Pump characteristic curve 

The pump characteristic is an essential tool in selection and
troubleshooting of pumps. It gives the performance of the pump by
plotting, on a same graph :
 The pump Head H (m)
 The pump efficiency η (%)
 The NPSH (m)
 The power P (kW)
As a function of the flow rate Q (m_{3}/h)
The graphs can be presented 1 above the others, or together (with different axis).
The example below is representing a typical characteristic curve of a centrifugal pump at radial flow. The curve is valid at a constant speed (the supplier may give different characteristics at different speeds).
Figure 1 : Pump characteristic curve
The pump characteristic curve is determined at by the supplier using water.
The pump characteristic curve is interesting when combined with the system characteristic curve. The system characteristic curve is the response in head H (m) of the installation to a given liquid flowrate (Q m3/h). The system characteristic is to be calculated, knowing the geometry of the system, and calculating Friction factors then Pressure Drop (system curve = differential static heads + frictino losses). The higher the flow, the higher will be the pressure required.
Figure 2 : System characteristic curve
To understand which flowrate and head (pressure) a pump will deliver in a given system, it is necessary to plot both pump chracteristic and system characteristic on the same graph, the intersection of the system curve with the pump (head) curve is called the operating point.
Figure 3 : Operating point
During design, this exercise must be carried out to chose the best
pump for a given system. By testing different pumps characteristic,
one should reach :
 The desired flow Q (and/or the desired head)
 A pump not too sensitive to system characteristic curve changes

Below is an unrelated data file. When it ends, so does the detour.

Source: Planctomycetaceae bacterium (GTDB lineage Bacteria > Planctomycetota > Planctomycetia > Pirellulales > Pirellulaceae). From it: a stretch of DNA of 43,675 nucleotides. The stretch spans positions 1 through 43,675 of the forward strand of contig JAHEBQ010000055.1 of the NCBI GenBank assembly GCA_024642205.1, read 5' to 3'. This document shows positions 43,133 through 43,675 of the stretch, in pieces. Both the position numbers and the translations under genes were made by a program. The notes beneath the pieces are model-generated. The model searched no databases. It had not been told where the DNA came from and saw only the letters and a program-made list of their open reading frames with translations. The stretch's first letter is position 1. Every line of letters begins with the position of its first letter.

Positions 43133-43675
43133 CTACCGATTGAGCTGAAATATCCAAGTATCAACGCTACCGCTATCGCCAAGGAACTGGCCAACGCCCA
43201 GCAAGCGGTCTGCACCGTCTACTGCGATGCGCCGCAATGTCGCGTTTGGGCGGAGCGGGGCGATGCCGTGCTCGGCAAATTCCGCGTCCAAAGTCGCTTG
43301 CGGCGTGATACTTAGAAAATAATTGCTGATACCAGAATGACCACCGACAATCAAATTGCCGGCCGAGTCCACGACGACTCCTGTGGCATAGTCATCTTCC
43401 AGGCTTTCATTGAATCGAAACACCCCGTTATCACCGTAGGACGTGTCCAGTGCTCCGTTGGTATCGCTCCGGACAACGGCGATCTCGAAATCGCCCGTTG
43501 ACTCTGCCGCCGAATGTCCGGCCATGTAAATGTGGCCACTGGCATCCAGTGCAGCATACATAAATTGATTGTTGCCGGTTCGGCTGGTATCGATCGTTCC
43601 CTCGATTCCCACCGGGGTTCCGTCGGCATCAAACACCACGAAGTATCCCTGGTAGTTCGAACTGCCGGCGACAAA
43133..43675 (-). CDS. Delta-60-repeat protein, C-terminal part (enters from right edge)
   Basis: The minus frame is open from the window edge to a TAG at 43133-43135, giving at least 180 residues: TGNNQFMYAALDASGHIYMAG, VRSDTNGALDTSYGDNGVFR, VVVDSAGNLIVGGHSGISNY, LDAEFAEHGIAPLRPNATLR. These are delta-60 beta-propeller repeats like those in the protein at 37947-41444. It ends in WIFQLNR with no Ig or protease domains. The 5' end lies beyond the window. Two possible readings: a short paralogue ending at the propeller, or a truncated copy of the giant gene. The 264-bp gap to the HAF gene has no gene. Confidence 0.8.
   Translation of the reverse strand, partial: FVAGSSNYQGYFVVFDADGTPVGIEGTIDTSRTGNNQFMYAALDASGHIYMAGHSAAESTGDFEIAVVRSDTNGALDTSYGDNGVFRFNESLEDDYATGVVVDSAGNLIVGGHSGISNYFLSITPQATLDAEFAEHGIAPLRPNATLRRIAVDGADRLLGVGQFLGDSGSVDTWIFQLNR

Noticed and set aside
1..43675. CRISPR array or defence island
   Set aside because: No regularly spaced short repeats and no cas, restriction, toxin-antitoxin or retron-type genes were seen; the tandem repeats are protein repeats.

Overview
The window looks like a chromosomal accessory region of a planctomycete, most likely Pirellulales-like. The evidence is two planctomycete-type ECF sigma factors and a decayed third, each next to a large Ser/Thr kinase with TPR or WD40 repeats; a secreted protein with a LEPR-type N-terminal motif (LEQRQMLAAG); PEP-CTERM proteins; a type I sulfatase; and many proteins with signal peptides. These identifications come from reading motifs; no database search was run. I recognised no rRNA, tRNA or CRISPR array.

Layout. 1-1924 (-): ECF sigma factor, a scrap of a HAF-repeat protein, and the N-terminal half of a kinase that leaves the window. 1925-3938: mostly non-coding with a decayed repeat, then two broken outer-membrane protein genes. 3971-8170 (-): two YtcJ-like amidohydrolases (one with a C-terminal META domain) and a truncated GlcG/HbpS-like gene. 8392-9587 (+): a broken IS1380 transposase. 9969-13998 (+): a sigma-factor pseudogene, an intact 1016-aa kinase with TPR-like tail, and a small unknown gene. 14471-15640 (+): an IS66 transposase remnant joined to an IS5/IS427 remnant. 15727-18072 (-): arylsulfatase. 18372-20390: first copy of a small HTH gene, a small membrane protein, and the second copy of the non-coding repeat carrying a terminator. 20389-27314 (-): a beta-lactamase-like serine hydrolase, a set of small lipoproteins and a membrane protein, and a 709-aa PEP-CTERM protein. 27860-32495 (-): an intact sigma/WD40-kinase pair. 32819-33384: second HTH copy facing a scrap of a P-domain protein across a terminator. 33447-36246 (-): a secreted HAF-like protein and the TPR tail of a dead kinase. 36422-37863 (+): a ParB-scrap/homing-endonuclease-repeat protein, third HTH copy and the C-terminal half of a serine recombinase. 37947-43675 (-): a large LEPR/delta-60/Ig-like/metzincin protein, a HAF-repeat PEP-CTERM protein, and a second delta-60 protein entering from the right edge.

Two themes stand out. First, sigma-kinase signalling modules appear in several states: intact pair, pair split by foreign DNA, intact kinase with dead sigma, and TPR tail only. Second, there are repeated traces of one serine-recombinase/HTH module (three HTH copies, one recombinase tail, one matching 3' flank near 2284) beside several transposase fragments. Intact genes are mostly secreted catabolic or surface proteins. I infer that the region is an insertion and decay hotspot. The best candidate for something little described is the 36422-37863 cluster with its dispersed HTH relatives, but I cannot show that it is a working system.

An operating point close to the optimum pump efficiency (to reduce
operating costs of the system)
 The pump requiring as less power as possible to operate
 A NPSH required by the pump that can be delivered by the process
Pump characteristics are plotted at constant rpm, but a pump can be run at different speed (either chosen at design, or because a VFD is installed). The effect of the pump speed is the following : at higher rpm, the curve H(Q) will go up, at lower rpm, the curve H(Q) will go down the graph.
Generally, pump suppliers are plotting the characteristic of the pump at several speed to ease the choice.
Pump characteristics are based on tests made with water. If the viscosity of the fluid actually handled changes significantly, the pump performance will be affected.
If the viscosity of the fluid is less than 10 cSt (this value can go up to 50 cSt for high capacioty pumps), the performance will remain constant. With higher viscosity fluids, it will drop.
The actual pump capacity can be calculated a viscosity correction chart.
Figure 4 : Viscosity correction chart (please refer to Standard of the Hydraulic Institute, New York, for actual graph)